was sent to me by one of my sons football coachís from last year, B. Miles
(A.K.A. Coach Bim). I donít know where he found it but I think it applies to
all childrenís sporting events, and I would like to share it with everyone.
Thank your parents for all their support.
Mavrokefalos - (President NDG Baseball 2003-2004)
RULES FOR PARENTS AT A SPORTING EVENT
Talk about the other kids on
the team-indeed, on both teams in the same manner you would want other parents
to talk about your child. This is the golden rule applied to sports.
Watching kidís sports tends to be a social affair. When youíre making
conversation on the sidelines with your friends and neighbors think about what
youíre saying before you actually say it. To always be on the safe side, only
voice praise for the other children. That way, youíll never go wrong.
Itís nice to give the coach
a pat on the back when he wins. Itís even nicer when you give the coach a pat
on the back after a loss. Remember that the coaches are volunteers who are
sacrificing their own time to help your kid. So give them a well-deserved
salute, especially when their team hasnít fared well that day.
Donít hesitate to give the
ref/umpire, a pat on the back either. As you might have guessed, refs/umpires
are people too. They like when parentís and fans acknowledge their on-field
efforts as well. Why donít you lead the way?
Remind your child that itís
the effort that counts. We know all the kids want to win. Thatís a given. But
we also know that for every winning team, thereís also a loser. Be prepared to
cushion your childís disappointment after a loss by pointing out that they
played hard and put forth a tremendous effort.
Avoid P.G.A. the Post Game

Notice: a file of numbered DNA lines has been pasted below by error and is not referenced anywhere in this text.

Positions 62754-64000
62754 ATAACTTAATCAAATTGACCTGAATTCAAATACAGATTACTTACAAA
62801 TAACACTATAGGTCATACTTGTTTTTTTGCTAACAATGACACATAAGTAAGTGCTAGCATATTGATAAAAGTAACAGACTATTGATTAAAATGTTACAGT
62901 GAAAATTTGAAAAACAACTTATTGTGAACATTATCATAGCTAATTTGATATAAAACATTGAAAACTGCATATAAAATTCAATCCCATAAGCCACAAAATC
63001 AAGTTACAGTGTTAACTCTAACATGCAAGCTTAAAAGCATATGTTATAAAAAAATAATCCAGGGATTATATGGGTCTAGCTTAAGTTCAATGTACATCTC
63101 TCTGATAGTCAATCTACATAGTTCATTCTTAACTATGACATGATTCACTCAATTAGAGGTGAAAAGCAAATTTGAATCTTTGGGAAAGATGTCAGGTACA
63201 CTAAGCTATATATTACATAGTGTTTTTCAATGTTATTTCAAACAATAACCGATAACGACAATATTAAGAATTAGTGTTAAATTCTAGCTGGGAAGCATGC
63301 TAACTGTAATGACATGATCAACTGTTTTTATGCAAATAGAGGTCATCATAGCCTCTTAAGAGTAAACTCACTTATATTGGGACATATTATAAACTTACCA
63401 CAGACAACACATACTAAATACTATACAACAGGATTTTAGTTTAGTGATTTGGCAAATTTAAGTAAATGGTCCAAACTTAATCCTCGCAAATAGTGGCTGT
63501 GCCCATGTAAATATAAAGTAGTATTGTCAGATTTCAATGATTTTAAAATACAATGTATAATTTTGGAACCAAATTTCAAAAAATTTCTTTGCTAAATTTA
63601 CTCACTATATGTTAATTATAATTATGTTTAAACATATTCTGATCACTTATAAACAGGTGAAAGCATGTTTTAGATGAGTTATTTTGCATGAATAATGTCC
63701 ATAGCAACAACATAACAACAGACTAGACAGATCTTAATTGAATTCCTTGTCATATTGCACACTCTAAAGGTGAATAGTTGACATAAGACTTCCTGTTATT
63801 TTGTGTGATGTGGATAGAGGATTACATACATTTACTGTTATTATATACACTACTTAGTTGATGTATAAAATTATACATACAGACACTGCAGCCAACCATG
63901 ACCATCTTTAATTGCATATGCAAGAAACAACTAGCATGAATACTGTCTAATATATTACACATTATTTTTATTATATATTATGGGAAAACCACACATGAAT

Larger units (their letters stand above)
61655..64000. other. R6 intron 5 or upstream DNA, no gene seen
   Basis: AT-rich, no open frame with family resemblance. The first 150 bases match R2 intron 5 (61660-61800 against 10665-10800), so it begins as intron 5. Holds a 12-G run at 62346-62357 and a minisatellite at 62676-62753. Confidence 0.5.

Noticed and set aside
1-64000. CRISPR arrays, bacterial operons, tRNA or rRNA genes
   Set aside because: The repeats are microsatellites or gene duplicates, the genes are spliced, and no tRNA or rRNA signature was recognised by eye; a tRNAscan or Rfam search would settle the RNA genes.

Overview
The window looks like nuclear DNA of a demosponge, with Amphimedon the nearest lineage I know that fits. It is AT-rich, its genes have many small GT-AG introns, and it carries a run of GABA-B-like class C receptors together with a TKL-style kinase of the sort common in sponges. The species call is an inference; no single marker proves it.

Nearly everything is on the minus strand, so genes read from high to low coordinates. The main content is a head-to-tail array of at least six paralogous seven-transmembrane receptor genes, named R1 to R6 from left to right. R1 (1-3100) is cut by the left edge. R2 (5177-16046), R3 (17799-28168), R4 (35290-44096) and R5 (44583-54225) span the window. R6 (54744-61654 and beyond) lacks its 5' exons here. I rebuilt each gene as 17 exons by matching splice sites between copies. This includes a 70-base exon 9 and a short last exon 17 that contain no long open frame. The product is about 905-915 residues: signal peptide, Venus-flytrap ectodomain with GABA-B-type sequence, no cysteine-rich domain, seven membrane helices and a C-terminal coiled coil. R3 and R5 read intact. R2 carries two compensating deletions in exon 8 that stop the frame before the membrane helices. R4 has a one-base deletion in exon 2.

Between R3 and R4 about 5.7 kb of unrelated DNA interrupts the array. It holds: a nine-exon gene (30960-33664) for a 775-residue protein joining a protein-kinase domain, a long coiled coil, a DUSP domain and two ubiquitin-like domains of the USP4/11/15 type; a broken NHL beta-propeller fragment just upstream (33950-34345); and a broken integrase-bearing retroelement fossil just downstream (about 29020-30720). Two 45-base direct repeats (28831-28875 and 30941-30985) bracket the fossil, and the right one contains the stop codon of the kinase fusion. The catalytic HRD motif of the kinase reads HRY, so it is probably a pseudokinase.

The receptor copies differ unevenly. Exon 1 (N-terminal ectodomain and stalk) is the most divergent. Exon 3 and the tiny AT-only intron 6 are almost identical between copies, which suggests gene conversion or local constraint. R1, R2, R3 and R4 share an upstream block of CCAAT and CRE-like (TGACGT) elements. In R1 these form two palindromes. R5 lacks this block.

Analysis. When the game is over and your child climbs into your car avoid at all
costs the detailed excruciating post game analysis of everything he did right or
wrong. Just let your child chill out, savor the fun of having played, and relax.
The absolute worst time for
friendly criticism is immediately after the game.
Smile a lot! Kidís sports
are about having fun and because kids take their behavior cues from you, try at
least to look like youíre enjoying yourself.
If you arenít a "good
sport" at the games, the kids wonít be either. This should be
self-evident. If you set a pattern of being a sideline loudmouth who likes to
yell and scream at your ref/umpire, coach or opposing team, donít be surprised
when your kids start copying your behavior. You will have only yourself to
Take the time to learn the
rules of the game. A lot of kids these days are playing sports you may not be
familiar with. So, if you donít know the rules of the game, why donít you
and your child learn them together? Besides, itís a good idea to read the
rulebook. It just might help win a dispute.
If your must make noise at
the games, shout only praise and encouragement. If youíre a screamer and
yeller, make certain that when you open your mouth; youíre only pouring forth
cheerful encouragement for your childís team. Thereís never any place for
derogatory, snide or sarcastic comments at kidí games.
Above all, be there for your
children. Support them, praise them, and let them know you can always be counted
on for unconditional love, regardless of the final score.